This week read about Robyn Lambird winning a medal at the Paralympics, Yungblud coming out as pansexual, and an Olympic rower coming out after winning a silver medal.
Queer Athlete Robyn Lambird Wins Medal at the Paralympics
Robyn Lambird, a non-binary wheelchair racer, placed third in the women’s 100m T34 final. Lambird is from Western Australia and is one of three non-binary athletes competing in the Paralympics.
“I just want to show all the kids out there — with disabilities or not — if you have a dream, chase it. There’s always a way, and you can find that way.”
This is Lambird’s first game and they’ve dreamed of this moment for almost 10 years.
“To be here and to win a medal among the best in the world … it’s awesome.” Lambird is looking to now boost visibility for people with disabilities in the media and challenge society’s perceptions of sexuality.
“We have to be visible, we have to be seen. That way the community has to care and know that we’re a part of society,” said Lambird.
Pop-Punk Singer Comes Out as Pansexual
Yungblud. Photo via Facebook.
Pop-punk singer Yungblud opened up about being pansexual in hopes of encouraging those who are having a hard time labeling their sexuality.
In an interview with Hunger magazine, the 24-year-old goes in-depth on his struggle with labels. The artist first spoke out about his sexuality in December 2020 but is now discussing the process of finding himself.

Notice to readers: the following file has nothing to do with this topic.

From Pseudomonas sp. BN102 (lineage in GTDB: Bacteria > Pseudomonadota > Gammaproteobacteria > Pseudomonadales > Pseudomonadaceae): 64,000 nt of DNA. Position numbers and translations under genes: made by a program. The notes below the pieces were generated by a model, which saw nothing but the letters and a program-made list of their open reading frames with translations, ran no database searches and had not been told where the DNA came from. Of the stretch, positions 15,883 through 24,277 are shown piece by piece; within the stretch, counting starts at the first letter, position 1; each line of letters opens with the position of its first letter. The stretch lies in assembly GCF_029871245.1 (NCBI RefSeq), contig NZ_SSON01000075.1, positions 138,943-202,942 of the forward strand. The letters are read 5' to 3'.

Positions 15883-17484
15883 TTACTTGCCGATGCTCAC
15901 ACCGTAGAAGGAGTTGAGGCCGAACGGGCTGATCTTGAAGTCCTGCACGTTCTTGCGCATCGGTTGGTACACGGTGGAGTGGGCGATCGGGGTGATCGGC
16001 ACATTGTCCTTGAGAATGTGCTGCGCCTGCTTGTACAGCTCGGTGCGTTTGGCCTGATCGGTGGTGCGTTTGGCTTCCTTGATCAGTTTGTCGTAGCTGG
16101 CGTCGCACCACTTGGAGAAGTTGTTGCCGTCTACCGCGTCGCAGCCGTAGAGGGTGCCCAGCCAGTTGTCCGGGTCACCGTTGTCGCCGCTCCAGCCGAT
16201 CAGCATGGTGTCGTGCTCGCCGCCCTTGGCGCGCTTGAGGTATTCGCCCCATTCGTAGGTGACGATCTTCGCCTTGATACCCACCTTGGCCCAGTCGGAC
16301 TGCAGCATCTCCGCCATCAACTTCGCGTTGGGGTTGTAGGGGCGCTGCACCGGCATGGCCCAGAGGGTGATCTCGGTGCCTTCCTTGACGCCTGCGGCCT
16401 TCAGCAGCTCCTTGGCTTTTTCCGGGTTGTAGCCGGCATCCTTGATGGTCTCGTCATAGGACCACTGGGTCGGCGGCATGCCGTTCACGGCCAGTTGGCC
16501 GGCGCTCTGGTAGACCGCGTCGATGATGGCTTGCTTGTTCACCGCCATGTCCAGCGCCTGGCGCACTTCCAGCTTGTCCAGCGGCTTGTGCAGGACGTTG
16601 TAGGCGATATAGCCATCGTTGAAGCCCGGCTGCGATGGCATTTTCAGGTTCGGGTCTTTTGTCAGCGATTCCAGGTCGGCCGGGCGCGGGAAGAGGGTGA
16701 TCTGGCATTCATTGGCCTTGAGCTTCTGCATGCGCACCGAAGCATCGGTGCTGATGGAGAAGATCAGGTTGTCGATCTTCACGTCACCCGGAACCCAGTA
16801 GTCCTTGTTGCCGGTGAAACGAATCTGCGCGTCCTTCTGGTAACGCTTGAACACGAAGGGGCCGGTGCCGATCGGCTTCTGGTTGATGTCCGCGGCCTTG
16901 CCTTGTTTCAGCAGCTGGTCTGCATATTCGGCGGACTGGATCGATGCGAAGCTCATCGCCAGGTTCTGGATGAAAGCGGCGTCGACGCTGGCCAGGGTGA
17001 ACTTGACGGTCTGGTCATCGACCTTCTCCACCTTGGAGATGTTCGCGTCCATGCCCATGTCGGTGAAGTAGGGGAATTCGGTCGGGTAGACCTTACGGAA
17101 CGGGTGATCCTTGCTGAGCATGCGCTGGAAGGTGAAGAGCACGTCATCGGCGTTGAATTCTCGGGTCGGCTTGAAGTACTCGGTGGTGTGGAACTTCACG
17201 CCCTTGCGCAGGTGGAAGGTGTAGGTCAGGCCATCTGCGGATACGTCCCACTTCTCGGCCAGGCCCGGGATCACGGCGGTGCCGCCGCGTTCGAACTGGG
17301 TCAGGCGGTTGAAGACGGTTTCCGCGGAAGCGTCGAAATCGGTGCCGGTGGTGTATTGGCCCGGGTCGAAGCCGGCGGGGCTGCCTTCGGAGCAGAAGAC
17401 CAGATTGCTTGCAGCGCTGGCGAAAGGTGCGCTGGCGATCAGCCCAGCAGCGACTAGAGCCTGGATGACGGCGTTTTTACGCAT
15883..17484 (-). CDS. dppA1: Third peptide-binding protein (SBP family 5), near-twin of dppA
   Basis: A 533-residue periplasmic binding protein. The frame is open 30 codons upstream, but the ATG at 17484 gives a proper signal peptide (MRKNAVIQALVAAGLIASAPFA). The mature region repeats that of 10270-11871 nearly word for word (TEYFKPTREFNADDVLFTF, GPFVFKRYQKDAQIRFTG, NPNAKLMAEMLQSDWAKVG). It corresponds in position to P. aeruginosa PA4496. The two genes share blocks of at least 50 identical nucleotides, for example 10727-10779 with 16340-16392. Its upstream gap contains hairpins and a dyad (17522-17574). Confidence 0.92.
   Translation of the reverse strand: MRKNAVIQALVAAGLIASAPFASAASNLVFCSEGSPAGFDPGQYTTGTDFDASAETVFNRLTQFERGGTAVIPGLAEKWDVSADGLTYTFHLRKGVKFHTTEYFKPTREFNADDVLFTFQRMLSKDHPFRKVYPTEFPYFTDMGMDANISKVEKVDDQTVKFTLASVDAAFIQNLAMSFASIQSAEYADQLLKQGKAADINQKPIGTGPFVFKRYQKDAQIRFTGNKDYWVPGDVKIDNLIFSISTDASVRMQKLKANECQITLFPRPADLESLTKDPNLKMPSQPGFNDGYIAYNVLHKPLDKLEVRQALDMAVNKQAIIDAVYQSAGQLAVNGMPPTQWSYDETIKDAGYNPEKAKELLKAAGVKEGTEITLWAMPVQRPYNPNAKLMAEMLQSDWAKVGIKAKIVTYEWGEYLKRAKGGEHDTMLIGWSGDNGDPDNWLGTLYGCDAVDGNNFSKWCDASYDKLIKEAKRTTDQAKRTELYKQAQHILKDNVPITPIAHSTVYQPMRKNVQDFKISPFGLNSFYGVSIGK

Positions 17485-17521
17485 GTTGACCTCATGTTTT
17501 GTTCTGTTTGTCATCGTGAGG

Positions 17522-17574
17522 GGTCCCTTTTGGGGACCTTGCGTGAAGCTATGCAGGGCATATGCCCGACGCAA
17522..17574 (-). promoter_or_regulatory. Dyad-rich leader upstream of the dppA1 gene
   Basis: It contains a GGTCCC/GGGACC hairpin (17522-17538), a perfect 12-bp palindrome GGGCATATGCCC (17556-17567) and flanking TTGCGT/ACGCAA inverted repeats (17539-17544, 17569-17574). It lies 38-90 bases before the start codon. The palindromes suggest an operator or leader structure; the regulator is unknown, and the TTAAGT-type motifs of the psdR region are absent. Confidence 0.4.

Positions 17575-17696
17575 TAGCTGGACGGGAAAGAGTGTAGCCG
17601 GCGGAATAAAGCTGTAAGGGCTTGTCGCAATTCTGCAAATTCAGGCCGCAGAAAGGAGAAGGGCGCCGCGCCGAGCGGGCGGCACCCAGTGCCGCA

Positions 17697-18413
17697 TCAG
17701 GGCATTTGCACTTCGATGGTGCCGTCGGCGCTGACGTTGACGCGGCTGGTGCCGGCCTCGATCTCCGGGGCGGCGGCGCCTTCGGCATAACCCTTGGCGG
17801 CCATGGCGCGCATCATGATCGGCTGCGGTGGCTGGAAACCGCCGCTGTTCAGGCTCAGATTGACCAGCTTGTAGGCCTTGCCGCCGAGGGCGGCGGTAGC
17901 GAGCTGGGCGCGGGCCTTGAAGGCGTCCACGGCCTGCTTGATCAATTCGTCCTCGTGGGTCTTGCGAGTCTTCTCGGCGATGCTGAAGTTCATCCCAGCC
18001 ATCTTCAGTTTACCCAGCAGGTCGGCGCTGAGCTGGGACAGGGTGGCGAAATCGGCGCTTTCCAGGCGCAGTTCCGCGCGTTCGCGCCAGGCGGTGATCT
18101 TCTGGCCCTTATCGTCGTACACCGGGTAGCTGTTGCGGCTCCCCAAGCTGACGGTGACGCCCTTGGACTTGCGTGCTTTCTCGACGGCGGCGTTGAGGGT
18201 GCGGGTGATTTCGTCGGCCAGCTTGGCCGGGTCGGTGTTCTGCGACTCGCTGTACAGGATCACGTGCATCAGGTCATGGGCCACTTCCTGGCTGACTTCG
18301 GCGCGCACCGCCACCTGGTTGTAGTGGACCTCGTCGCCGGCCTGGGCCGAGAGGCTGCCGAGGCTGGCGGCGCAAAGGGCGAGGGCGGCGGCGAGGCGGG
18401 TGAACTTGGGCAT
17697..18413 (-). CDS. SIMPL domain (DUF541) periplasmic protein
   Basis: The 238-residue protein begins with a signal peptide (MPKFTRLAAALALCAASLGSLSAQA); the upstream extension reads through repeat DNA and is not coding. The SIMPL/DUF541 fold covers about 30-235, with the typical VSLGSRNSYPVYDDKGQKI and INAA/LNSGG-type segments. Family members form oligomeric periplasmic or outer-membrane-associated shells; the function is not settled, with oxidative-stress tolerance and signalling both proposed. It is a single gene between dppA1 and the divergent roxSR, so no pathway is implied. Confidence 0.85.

“‘I’m pan, you know what I’m saying?’ It doesn’t matter what genitalia you’ve got or what you identify as, if I love you, I love you and that’s it, and that’s [something] I’ve struggled with my whole life, because I didn’t know what I was,” he said.
He continued by saying that he learned about pansexuality from magazines and the internet and said, “It’s so beautiful that sexuality has really come to the forefront of my generation’s mind, that you can be beautifully yourself.”
Olympic Rower Comes Out After Winning Silver
Katarzyna Zillmann. Photo via Facebook.
Katarzyna Zillmann, a rower competing for Team Poland, came out following her team’s win by thanking her girlfriend during their victory speech.
Afterward, reporters asked Zillmann about that moment and she said that she’d actually been out for a while and had even told the press before, but it was never published.
“The conversations with you after the medal race were not groundbreaking for me,” she said. “I’ve already talked about it in interviews before, but for some reason, it wasn’t published.”
Zillmann plans to use this newfound platform of being an Olympic silver medalist to benefit the LGBT community.
“I know that in this way I will help others,” she said. “It was enough that I showed up in a T-shirt with the words ‘Sport against homophobia’ and I got a few messages from young girls practicing rowing. One of them opened up to me, described her difficult home situation to me, and confessed that I helped her a lot with my attitude. One such message is enough to completely forget about thousands of hate comments and disgusted faces.”
Each week ‘Beyond the G’ looks at news featuring the many letters of our LGBTQIA+ spectrum.